|Wildlands protection: What's in our toolbox?|
National Wildlife Refuge
Landscape protection can take many formsThe Nevada Wilderness Project uses various instruments from a vast “toolbox” of land protections to help conserve special landscapes and sensitive wildlife habitats. Our toolbox contains such land-protection designations as conservation easements, national monuments, areas of critical environmental concern, national conservation areas, wilderness designations and national wildlife refuges.
Wilderness designations: NWP has worked hard over the years to advocate for wilderness protection for wildlands in Nevada that have the wilderness characteristics and offer the opportunity for solitude and unconfined recreation in an untrammeled land. We have conducted painstaking inventories of millions of acres of federal, state and public lands in Nevada and have helped get around 3 million acres permanently protected and managed as wilderness. We have worked on many wilderness bills, most recently including those for Pine Forest in Humboldt County and Burbank Canyons in Douglas County.
Conservation easements: Our staff wildlife biologists have spent years monitoring sensitive wildlife habitats, such as the wet meadows used by the threaten sage-grouse, to identify areas that need protection. In the case of the sage-grouse, we meet with private landowners to discuss the advantages of conservation easements, which pay them the market value of the sensitive property in return for an agreement to keep the land in an undeveloped state for perpetuity. Our knowledge of the critical areas that need conserving and our personal relationships with many of the landowners help expedite the acquisition of these sensitive lands by federal agencies. If you're interested in learning more about conservation easements, please contact NWP Development Direct Nic Nelson or Staff Wildlife Biologist Gregg Tanner.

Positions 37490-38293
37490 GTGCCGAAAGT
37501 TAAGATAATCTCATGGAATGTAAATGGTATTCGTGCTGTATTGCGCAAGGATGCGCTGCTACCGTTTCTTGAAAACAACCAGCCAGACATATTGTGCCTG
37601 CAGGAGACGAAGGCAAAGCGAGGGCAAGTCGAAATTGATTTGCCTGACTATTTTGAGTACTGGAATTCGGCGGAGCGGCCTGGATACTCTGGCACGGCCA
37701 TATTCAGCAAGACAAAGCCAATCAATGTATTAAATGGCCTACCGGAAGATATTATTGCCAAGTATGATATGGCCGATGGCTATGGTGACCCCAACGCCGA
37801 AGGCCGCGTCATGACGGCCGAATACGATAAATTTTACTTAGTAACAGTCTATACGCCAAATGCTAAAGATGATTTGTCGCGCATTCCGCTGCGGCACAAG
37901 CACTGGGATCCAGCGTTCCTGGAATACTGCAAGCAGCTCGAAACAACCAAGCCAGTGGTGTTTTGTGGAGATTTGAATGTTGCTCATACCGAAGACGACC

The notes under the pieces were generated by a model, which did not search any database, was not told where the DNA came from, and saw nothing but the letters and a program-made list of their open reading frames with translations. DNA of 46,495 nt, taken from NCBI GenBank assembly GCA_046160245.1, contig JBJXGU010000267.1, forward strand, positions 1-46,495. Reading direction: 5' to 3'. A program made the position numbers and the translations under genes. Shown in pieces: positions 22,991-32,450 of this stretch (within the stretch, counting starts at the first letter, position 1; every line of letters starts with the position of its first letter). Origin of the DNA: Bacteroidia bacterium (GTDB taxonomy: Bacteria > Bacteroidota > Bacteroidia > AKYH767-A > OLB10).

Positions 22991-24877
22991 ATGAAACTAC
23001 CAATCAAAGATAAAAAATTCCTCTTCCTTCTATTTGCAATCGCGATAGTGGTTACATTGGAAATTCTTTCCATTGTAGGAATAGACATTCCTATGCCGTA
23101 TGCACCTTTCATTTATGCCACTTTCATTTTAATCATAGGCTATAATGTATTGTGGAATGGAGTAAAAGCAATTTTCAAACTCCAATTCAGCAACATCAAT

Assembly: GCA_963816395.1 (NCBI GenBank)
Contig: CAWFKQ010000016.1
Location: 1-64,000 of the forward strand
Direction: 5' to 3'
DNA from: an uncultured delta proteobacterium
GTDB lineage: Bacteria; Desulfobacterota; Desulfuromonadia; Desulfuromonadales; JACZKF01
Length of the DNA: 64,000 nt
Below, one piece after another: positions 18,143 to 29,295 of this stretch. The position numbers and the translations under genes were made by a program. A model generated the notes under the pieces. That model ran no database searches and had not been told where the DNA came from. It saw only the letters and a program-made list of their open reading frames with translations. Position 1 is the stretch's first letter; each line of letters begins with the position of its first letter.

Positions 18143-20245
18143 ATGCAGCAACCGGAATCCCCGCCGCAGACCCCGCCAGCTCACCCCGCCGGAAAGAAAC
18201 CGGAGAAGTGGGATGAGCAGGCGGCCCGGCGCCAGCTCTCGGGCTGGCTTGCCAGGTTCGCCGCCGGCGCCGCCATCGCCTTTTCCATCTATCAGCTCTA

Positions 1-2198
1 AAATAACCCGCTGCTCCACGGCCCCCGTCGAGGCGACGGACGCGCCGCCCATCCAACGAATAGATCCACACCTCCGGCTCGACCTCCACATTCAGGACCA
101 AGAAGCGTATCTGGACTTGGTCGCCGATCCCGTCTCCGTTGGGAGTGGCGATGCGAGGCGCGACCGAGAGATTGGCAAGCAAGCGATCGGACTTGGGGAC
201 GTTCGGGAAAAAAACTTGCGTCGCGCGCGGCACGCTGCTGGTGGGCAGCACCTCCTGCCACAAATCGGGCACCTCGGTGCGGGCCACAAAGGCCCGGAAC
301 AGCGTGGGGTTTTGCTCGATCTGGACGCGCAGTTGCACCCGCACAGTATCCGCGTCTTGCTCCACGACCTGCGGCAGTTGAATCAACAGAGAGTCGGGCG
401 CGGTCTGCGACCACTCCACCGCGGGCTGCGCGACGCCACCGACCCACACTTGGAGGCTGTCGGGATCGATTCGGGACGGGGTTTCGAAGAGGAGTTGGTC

National Conservation Areas: Not all special landscapes are best protected by wilderness designations. Some special landscapes that deserve permanent protection don’t have wilderness characteristics but deserve permanent protection nonetheless. They may have rare cultural, prehistoric and historic features that would be lost if not designated as special landscapes and managed as such.
Special landscapes: Nevada is rich in areas of spectacular geology and can only be preserved with a flexible application of land protections. The Gold Butte area in southern Nevada, for instance, has an off-road network, historical mining camps as well as wilderness, so we advocate protecting it as a National Conservation Area with Wilderness. The Sheldon National Wildlife Refuge also has historic sites as well as wilderness, so we advocate a balanced approach that protects the inherent and historical values of the land.
There are many tools in our toolbox, because it doesn’t make sense to use a hammer to tighten a screw. Responsible advocates for healthy, vital ecosystems look at all methods that allow you to protect public lands and wildlife habitat.